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Many of the best urban forest programs in the country have created and regularly use an Urban Forest Management Plan (UFMP) to define the scope and methodology for accomplishing urban forestry goals. Such plans often include maintenance standards, tree inventories, planting, removal, reforestation, rotation planting, tree selection processes, personnel training and development,  and budgets, to name a few.

Recently, UMFPs have started including more language geared towards private property owners and community organizations because in order to successfully maintain a healthy urban forest, it’s important to include all urban forest stakeholders in the management process. Later in this guide, we outline some great resources to help with urban forest management and planning.

Tree-Maintenance

Credit: Friends of the Urban Forest

The day-to-day management of an urban forest can involve operations-based tools such as tree inventories or asset-management software to help keep track of routine activities like tree maintenance. Tree inventories are an important part of the planning and management process, and there are a variety of software programs that exist to help track local inventory and urban forests management activities. Visit the U.S. Forest Service Northeastern Area’s guide to some inventory programs that urban foresters are using.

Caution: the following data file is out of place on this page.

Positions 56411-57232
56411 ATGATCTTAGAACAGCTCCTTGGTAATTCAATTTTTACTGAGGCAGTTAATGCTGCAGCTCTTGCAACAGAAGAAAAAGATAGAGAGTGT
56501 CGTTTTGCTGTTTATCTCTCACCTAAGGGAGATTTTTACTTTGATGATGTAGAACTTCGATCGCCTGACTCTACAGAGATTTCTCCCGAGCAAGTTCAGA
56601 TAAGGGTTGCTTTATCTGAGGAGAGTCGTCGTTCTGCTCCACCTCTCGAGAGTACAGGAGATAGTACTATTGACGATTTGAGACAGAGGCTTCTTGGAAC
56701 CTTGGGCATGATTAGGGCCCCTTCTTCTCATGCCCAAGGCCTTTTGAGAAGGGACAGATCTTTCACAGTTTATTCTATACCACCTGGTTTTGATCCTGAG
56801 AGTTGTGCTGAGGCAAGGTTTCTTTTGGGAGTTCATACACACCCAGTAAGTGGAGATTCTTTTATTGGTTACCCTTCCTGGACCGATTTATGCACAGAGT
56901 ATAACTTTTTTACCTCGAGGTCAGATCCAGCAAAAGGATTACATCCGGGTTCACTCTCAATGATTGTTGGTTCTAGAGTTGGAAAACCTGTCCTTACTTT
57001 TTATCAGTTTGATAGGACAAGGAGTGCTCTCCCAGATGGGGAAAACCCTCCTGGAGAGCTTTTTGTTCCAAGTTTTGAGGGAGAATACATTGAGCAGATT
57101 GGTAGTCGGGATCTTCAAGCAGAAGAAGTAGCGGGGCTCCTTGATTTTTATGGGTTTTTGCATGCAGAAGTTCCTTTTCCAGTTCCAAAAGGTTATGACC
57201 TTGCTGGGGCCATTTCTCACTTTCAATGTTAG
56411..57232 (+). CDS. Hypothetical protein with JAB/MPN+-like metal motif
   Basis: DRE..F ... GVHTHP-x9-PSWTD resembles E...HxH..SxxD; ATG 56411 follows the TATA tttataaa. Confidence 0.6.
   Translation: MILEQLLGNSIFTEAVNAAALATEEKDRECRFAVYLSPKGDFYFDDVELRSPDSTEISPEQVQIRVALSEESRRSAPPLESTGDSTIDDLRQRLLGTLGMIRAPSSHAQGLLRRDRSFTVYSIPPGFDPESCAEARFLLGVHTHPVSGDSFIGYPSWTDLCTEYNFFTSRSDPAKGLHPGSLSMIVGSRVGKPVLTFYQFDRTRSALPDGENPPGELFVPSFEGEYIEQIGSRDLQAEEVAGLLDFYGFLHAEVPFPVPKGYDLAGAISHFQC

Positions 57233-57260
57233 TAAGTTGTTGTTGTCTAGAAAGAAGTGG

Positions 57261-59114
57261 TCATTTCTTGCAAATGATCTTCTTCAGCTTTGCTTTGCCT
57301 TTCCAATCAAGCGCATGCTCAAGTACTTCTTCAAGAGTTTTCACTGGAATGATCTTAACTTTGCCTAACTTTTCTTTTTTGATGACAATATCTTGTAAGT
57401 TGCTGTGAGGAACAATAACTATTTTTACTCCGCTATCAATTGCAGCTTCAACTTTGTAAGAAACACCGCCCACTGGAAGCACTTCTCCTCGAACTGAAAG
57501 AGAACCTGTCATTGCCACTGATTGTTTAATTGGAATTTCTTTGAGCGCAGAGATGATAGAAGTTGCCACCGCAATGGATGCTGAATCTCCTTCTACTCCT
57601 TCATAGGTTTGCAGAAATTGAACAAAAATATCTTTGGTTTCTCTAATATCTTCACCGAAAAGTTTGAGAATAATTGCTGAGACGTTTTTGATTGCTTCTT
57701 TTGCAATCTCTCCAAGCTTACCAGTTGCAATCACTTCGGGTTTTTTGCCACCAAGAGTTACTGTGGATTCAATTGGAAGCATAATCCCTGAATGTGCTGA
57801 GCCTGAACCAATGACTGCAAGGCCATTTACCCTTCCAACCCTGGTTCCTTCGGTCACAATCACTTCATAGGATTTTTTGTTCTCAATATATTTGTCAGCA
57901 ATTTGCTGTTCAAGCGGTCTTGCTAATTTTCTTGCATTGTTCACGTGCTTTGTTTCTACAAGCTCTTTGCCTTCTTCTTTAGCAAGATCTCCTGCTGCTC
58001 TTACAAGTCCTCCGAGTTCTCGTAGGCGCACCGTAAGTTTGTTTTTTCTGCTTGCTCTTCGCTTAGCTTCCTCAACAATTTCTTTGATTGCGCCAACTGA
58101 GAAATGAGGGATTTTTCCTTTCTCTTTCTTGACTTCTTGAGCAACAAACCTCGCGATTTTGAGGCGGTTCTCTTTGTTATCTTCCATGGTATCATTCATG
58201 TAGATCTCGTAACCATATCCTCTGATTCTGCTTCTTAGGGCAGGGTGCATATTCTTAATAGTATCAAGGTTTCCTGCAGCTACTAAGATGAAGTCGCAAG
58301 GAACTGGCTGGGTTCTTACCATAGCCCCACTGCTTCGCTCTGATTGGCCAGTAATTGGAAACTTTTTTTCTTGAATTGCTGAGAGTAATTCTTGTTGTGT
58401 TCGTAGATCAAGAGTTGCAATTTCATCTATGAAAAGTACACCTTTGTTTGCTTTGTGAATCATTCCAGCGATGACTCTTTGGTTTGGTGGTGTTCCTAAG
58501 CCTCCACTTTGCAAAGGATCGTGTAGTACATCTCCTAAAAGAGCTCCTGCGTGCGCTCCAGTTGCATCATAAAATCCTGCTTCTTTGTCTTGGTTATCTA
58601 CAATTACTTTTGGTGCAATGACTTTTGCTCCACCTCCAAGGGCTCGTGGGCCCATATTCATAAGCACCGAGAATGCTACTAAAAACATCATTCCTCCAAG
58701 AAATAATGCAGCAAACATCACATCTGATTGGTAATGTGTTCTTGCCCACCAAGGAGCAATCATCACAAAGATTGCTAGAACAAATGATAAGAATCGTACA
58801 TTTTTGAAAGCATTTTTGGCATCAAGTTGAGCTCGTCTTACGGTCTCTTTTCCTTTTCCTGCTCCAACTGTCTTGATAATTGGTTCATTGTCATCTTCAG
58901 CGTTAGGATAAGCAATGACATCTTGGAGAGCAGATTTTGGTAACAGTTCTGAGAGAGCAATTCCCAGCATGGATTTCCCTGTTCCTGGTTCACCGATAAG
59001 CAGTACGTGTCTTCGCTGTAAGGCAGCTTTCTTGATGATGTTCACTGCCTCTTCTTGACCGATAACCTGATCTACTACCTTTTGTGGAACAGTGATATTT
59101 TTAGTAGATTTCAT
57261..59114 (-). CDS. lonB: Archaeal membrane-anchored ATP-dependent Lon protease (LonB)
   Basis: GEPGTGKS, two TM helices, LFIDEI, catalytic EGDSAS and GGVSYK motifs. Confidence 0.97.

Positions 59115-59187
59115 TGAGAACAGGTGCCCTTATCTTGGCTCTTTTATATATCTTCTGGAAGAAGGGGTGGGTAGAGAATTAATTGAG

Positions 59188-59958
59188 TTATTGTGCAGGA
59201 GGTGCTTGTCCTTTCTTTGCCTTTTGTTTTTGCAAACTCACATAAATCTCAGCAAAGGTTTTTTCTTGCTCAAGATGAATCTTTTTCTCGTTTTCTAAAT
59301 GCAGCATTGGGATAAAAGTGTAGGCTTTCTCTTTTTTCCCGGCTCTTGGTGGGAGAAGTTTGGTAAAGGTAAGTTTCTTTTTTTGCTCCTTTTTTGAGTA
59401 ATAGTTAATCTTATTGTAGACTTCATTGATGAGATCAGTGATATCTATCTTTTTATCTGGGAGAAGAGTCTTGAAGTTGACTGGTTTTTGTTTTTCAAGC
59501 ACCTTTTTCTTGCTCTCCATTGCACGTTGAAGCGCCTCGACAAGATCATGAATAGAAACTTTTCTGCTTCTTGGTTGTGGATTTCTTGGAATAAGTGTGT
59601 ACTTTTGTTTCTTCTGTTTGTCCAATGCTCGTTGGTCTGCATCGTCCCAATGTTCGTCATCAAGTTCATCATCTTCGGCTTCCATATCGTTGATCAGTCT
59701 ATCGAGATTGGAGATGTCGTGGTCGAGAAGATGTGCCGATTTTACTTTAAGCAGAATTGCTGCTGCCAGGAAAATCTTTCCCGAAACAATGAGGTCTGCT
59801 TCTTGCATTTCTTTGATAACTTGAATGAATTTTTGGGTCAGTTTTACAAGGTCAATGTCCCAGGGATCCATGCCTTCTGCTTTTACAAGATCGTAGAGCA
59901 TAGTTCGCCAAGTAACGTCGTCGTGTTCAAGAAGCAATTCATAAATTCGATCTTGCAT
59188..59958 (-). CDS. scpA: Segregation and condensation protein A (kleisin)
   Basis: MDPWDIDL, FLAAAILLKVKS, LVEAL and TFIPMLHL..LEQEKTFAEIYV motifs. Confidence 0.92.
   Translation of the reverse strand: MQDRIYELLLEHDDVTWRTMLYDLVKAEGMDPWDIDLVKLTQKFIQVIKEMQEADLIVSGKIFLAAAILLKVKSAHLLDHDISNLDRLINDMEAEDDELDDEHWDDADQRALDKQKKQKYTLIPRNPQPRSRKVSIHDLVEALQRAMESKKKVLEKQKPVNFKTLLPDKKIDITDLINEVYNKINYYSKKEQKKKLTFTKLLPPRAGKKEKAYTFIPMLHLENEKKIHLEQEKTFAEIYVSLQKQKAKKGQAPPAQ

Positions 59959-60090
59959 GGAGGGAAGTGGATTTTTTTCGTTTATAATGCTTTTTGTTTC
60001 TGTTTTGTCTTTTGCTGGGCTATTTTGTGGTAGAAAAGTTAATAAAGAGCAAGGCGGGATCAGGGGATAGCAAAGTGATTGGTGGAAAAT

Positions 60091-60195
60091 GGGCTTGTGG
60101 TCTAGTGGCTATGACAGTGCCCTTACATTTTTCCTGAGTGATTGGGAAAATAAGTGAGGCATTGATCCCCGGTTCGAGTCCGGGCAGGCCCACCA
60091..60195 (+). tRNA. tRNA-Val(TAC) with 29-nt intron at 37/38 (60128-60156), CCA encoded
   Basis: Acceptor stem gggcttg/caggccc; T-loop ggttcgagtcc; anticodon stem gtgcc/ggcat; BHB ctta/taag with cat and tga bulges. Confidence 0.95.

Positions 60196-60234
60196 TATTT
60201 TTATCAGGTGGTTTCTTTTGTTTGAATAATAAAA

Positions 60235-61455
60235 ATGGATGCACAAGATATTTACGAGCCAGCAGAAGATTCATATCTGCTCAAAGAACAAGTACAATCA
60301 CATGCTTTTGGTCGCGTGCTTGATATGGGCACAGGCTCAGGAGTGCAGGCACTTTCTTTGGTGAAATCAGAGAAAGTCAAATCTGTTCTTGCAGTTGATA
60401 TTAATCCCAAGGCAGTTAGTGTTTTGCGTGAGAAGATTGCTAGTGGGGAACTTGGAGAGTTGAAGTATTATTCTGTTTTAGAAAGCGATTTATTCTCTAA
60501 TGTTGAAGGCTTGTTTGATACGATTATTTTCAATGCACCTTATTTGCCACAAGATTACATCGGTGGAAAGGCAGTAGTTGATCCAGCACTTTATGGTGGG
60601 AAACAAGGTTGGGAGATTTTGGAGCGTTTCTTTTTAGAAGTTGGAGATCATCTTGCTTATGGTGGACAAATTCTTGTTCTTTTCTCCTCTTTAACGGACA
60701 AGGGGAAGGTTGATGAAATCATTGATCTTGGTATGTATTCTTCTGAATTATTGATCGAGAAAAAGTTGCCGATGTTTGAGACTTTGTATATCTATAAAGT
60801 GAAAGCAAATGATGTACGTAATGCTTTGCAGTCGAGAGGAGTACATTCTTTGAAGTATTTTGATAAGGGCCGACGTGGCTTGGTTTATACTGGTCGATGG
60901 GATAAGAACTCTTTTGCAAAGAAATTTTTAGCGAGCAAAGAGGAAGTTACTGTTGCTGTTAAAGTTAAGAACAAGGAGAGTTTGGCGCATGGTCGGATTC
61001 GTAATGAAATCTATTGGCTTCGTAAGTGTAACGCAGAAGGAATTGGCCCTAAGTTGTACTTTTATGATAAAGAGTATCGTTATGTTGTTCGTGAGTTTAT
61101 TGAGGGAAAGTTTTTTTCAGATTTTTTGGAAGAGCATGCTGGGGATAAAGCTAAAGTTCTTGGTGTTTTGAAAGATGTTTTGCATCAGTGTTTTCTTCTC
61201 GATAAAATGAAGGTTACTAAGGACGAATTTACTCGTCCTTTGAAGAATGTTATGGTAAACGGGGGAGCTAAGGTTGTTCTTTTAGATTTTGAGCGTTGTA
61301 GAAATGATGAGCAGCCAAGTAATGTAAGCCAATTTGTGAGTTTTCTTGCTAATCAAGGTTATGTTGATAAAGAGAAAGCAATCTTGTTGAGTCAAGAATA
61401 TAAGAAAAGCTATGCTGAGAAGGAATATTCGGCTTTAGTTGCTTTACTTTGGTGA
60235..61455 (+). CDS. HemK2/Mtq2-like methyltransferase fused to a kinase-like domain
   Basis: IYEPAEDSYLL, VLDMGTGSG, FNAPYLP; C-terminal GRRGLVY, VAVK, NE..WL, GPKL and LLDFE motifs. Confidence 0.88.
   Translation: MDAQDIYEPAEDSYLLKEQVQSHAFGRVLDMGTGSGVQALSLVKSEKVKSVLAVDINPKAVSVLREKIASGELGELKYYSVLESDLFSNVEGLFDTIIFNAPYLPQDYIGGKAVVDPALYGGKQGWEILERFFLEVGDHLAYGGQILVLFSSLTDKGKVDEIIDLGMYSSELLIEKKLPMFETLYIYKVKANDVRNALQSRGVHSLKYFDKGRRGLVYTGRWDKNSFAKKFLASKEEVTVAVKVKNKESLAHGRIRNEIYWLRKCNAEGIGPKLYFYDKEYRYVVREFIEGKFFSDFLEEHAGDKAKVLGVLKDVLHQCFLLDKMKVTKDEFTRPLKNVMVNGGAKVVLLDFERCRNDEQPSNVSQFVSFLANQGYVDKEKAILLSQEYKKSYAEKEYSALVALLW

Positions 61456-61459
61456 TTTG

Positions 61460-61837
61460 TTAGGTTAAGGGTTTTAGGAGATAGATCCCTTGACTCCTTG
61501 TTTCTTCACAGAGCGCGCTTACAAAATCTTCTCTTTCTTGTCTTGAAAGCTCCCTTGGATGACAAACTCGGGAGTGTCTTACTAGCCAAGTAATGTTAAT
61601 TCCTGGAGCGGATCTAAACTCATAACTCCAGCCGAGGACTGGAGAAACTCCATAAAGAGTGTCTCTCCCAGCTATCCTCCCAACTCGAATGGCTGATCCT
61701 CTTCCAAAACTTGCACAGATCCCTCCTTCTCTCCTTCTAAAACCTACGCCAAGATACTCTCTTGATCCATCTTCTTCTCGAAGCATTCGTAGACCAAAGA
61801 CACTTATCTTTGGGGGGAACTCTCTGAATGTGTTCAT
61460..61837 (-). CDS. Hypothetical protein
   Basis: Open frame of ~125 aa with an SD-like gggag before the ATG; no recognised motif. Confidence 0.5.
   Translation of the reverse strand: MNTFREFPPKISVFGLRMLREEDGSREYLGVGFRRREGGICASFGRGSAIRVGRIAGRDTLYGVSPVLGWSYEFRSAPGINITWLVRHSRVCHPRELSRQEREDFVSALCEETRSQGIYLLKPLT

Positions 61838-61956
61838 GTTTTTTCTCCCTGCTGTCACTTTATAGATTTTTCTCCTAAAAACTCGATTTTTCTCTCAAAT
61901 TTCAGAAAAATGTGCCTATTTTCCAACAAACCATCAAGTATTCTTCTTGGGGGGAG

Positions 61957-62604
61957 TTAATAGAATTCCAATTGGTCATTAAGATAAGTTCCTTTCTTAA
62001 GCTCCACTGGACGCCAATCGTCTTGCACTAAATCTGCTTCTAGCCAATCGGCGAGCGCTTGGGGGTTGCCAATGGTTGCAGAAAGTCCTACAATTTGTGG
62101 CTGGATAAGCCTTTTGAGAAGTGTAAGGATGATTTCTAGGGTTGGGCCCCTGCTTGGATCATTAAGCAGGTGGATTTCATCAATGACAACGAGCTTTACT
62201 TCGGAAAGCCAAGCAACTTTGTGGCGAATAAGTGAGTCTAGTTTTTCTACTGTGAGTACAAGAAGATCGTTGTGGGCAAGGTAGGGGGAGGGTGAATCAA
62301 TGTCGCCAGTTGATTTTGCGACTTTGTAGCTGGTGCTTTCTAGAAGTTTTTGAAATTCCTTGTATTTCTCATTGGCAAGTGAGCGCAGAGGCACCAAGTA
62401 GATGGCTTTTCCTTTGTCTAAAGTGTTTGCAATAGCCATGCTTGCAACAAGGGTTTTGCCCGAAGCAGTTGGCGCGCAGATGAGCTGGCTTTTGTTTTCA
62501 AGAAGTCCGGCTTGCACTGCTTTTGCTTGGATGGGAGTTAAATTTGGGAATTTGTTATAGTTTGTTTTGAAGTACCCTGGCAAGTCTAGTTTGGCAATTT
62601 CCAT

This resource guide will focus on the urban forest ecosystem assessment tools that urban forest managers often turn to for further assistance with urban forest planning beyond the day-to-day management.

Urban forest assessment tools provide a snapshot of the health status, extent and structure of an urban forest in order to quantify the benefits that it provides. Ecosystem assessment tools can also help track trends or changes to the urban forest and inform future management decisions.

Assessments sometimes involve collecting field data and analyzing an inventory of the urban forest, a process known as the “bottom-up approach.” Other types of ecosystem assessments use aerial imagery for analysis, which is known as the “top-down approach.” The bottom-up and top-down approaches will be explained in more detail in the coming pages of this resource guide.

 

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Section II: How to Choose an Urban Forest Assessment Tool